March 24, 2014 – For World TB Day, ACTION partners around the world are calling on their leaders to prioritize and address tuberculosis as an urgent national, regional, and global threat.
From calling on the European Union to address TB as a regional threat, to coordinating an unprecedented call to action on TB from 160 policy makers from G7 countries, to addressing the spread of TB across Southern Africa fuelled by mining activities, to working with communities and governments to ensure vulnerable populations receive the TB diagnosis and treatment they need, it’s clear that coordinated political will to tackle TB as a global health threat is building.
“No one country can end tuberculosis alone. As an airborne and infectious disease, TB doesn’t respect national borders and is a truly global threat that requires truly global solutions,” said Aaron Oxley, Executive Director of RESULTS UK, an ACTION partner.
This year, ACTION is joining the global TB-fighting community to rally around a call to reach the 3 million people who get sick with TB every year, but do not receive the care they need.
These 3 million people are living with TB but either cannot access health care, can reach health care but aren’t being diagnosed, or are receiving a TB diagnosis that is not properly recorded by national health systems. National governments must prioritize and build strong TB programs that ensure TB testing and treatment can be accessed by all, especially the most vulnerable, but they can’t do this alone.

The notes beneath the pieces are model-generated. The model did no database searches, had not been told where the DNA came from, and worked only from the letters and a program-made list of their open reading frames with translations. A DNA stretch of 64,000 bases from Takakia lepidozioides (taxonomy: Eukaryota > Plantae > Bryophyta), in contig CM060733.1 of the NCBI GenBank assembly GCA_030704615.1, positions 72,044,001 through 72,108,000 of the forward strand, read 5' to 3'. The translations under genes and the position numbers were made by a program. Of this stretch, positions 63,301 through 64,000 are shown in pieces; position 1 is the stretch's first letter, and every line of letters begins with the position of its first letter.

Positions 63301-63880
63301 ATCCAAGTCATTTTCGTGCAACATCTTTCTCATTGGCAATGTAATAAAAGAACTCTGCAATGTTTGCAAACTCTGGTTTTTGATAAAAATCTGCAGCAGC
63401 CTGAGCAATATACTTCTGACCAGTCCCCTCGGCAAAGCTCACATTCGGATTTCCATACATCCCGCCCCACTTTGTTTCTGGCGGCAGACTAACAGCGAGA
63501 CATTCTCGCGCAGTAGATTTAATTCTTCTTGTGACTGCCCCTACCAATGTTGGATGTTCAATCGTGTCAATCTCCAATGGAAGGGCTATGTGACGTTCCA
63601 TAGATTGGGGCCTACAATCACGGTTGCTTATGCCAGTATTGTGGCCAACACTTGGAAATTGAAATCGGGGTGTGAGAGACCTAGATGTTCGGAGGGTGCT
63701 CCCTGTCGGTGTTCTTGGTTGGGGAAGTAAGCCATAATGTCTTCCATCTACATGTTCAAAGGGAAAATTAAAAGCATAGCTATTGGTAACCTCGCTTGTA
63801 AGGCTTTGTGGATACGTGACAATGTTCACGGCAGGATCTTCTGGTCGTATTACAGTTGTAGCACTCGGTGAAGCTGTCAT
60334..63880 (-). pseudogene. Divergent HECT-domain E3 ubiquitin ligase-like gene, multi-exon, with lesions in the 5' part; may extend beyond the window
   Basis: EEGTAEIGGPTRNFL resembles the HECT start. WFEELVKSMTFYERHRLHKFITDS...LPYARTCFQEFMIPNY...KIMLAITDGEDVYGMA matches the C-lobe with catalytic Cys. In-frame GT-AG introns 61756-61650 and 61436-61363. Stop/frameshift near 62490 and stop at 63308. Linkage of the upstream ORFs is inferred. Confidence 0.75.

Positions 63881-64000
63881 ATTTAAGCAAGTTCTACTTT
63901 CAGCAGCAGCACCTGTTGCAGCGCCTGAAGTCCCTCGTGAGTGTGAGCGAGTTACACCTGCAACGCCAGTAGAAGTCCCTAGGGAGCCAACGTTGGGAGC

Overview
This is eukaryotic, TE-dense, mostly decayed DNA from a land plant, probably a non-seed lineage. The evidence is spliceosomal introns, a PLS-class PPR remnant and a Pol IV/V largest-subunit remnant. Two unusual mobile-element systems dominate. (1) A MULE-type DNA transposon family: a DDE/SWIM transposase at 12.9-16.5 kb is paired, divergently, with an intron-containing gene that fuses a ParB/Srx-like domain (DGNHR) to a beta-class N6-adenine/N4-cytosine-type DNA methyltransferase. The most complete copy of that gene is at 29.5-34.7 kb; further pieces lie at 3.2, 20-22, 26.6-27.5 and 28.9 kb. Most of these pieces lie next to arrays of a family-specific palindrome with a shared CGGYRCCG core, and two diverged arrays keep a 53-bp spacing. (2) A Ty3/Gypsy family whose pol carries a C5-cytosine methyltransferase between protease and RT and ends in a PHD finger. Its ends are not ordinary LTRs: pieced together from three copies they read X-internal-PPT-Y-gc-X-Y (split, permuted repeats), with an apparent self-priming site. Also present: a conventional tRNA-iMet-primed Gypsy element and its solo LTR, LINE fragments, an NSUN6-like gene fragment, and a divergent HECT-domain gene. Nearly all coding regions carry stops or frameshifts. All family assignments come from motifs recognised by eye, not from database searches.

Civil society around the world must hold their governments accountable to promises on TB, and ensure we sustain momentum to reach the 3 million people who continue to silently suffer from TB.
And international donors must continue to support and work with the low- and middle-income countries where TB burdens are highest to ensure they can continue to build equitable and accessible TB programs.
“We’ve made impressive progress in coming together as a global community to tackle TB,” said Alison Root, ACTION Deputy Director. “But we must ensure this collaboration leads to the political will and investments needed to finally end TB as a public health threat.”
ACTION is a global partnership of 10 advocacy organizations in donor and high burden countries working to influence policy and mobilize resources to fight diseases of poverty and improve equitable access to health services. ACTION’s priorities are ending the TB epidemic, and ending preventable child deaths.
For more information, or to be connected with our global network of health advocates:
Senior Communications Associate